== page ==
1. Sea World by The Phoenix Foundation. “Enter a magical realm where the rules of banality no longer apply…” As incredibly gay-tarded as that sounds it’s generally the idea here, to have the audience enter the theatre to the sounds of a slightly off-putting instrumental, letting them know that they’re in for something unusual. This track, by the way, is from Eagle vs. Shark, the perfect date movie which I haven’t yet found the perfect date for. I’m working on it.
  2. Vulture Kisses by So So Modern. Where the first track clears the air, the insane odd-time signature chorus in this synth-punk number sends the not so subtle message to the audience that they won’t be spoon fed easy laughs, but are going to be challenged. So So Modern, like The Phoenix Foundation, is another band from New Zealand. Their CD was playing in a Wellington music store when I was there last summer and I bought it on the spot.
  3. The Looks by MSTRKRFT. The subliminal message here would be something to the effect of: “How will you possibly be able to resist us when we are clearly so fucking bad-ass?” So now, with all our cards on the table, we set off down the road to build the energy for the Act One curtain call.
  4. Archaeologists by Wintersleep. A driving groove, sloppy drum fills and Canadian content, all present and accounted for.
  5. Bodysnatchers by Radiohead. You need at least one Radiohead track to appease all the rock snobs in the crowd, and this one got the nod.
  6. Away From Here by The Enemy. Nothing wrong with a tasty little anti-establishment anthem, is there?
  7. Lydia by Dog Day. A good track and my bad attempt at affirmative action. I realized at this point that the playlist was lacking in female vocalists, and this one seemed like the best fit to the mix, despite having only backing female vocals.
  8. Under the Underground Water by Telefauna. How this quirky band of Montrealers manages to rock out with a drum machine is beyond me, but it works!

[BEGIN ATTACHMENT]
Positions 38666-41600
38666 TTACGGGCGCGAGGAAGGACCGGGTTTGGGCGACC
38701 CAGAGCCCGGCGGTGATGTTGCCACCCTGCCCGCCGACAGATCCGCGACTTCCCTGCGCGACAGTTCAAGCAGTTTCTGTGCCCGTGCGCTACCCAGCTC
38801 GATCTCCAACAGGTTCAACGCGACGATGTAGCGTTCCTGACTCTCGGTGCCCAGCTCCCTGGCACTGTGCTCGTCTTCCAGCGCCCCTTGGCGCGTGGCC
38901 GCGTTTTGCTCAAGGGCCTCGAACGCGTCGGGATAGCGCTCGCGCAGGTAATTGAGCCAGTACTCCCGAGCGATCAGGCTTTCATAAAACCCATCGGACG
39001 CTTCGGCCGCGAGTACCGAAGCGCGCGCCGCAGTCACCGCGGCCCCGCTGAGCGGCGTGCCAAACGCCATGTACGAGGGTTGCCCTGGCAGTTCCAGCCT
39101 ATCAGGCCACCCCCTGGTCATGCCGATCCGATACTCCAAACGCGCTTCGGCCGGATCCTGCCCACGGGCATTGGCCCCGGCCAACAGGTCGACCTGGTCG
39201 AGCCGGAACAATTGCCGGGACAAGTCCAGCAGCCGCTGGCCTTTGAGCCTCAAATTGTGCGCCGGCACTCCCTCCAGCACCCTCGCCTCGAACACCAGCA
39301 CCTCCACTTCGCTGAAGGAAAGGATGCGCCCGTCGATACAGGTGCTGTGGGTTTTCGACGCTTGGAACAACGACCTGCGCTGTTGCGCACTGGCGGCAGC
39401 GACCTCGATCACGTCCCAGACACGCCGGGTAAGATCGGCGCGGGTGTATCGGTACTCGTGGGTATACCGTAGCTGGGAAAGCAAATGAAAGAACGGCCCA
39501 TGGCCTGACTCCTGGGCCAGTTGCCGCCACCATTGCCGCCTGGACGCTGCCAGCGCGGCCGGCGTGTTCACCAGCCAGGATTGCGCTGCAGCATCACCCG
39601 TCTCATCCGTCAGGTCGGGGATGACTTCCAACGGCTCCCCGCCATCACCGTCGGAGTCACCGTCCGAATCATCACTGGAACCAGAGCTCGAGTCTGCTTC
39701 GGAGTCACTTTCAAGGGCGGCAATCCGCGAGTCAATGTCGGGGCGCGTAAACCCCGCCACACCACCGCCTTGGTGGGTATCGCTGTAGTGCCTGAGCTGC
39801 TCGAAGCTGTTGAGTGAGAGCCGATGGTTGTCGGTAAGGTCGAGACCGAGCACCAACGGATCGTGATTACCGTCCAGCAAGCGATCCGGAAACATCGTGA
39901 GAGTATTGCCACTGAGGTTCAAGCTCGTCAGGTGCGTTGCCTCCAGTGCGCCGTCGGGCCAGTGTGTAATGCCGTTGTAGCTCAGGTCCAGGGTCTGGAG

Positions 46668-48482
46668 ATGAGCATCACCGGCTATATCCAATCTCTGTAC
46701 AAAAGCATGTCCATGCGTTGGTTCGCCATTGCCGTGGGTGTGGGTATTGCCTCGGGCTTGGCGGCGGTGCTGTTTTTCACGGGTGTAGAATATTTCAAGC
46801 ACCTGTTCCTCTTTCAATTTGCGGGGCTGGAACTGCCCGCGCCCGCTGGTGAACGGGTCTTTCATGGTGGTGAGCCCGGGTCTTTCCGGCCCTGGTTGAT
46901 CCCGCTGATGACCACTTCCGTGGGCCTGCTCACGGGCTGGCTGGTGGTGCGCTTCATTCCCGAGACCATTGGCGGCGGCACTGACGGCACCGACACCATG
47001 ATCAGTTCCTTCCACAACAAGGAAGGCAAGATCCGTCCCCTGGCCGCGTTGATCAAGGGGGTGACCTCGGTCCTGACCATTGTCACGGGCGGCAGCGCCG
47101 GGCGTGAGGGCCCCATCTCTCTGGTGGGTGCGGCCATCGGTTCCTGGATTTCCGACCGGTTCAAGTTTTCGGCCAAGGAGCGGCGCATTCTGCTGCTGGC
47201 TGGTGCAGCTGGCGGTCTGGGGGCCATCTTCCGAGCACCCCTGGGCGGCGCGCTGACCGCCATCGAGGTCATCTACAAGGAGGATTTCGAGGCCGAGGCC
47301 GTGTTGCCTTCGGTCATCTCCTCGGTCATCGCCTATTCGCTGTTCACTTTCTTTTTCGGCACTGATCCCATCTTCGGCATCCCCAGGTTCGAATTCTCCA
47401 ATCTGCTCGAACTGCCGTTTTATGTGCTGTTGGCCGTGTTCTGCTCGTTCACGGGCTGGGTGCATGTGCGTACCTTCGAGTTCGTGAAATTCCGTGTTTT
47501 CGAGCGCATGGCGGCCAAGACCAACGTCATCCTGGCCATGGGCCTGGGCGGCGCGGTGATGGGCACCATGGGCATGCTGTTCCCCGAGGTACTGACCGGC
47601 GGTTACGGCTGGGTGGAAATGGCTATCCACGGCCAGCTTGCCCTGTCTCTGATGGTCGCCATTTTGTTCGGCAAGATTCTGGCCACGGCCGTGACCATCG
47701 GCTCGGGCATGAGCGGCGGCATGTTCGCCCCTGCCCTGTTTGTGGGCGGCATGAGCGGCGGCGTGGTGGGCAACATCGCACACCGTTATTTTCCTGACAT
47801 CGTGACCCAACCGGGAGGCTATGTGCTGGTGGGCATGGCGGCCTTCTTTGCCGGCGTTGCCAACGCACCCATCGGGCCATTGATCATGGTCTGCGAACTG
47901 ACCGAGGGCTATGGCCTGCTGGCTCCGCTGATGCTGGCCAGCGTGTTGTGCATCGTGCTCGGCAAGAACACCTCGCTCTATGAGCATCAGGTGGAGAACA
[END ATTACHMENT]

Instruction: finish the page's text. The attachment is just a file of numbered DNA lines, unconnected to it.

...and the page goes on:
9. Nighthawks by Two Hours Traffic. A quick tempo and twangy guitars worked the audience into a fever pitch. Didn’t it?
  10. Julianna by Bend Sister. Some retro glam-rock bravura for the penultimate track before Act One.
  11. September / The Joker by Fatboy Slim. This was a last-minute choice — for me it was a defining moment of the movie Babel but on its own didn’t seem like enough of a remix to save me from dating myself. I hemmed and hawed but ended up keeping it as a schmaltzy pre-curtain tip of the hat to the time my class and I have spent together since last autumn. Awww…
  12. The Wishes Pile Up by Jim Bryson. Getting out of Act One into the intermission can be tricky — you don’t want to eclipse the energy of the closing scene but you don’t want some dirgy-ass ballad to bring things down either. I don’t really get what “roots” music is, but this roots track by Jim Bryson worked perfectly.
  13. My Moon My Man (Boyz Noise Remix) by Feist. Grrl power but not some recycled iPod TV ad music, oh no no no… The music snobs in the crowd will be having none of that!
  14. Starlight – Young Heart Attack. On it’s own this knock-off of The Who’s Won’t Get Fooled Again is pure cheese. But as a lead-in a CSI: Miami parody it is the stuff of genius.
  15. Someone Else’s Problem by JJ Appleton. A parting tongue-in-cheek jab at the cast. It played as the house lights came up at the end of the show. But as they were too busy getting accolades from friends and family, nobody seemed to be paying attention to the lyrics.

It’s specific enough that I couldn’t guarantee it to produce the same results anywhere else, but this very playlist got us a standing ovation at The Second City last Sunday afternoon — although I suppose a talented cast, solid material and a house packed in our favour also had something to do with it…

😉

Blogging Break

Pandora's Lunchbox

Forgive me for my single post this week; I’m finding that all my free time is being directed towards the Conservatory Grad Show that’s going up on the Mainstage this Sunday. Details can be read off the poster or by clicking through to the Second City site proper.

Hope to see you there, and I’ll be back to blogging next week!

New Zealand, Sucka!

Screen grab from Eagle vs. Shark

(That title will make a lot more sense once this awesome film sees its rightful North American release…)

So it’s August of 2002 and a younger, blonder AC is sharing an elevator ride to the lobby of his Sydney hotel with a Friendly Kiwi.

“Where you from?” he inquires.
“Canada.” I reply.
“Going to New Zealand?”
“Not this time, I’m afraid…”
“Why not?”

Cut to five years later where a slightly older and less peroxided AC has just taken Air New Zealand up on their offer of discounted passage to Auckland and Wellington, where I’ll be checking in on Second City alumnus Derek Flores.

August has traditionally been a slow month for work, and with both my TourCo and Neutrino gigs wrapping at the end of July this year will be no exception.

And hey, what better way to celebrate unemployment than to spend a whack of money travelling to another hemisphere?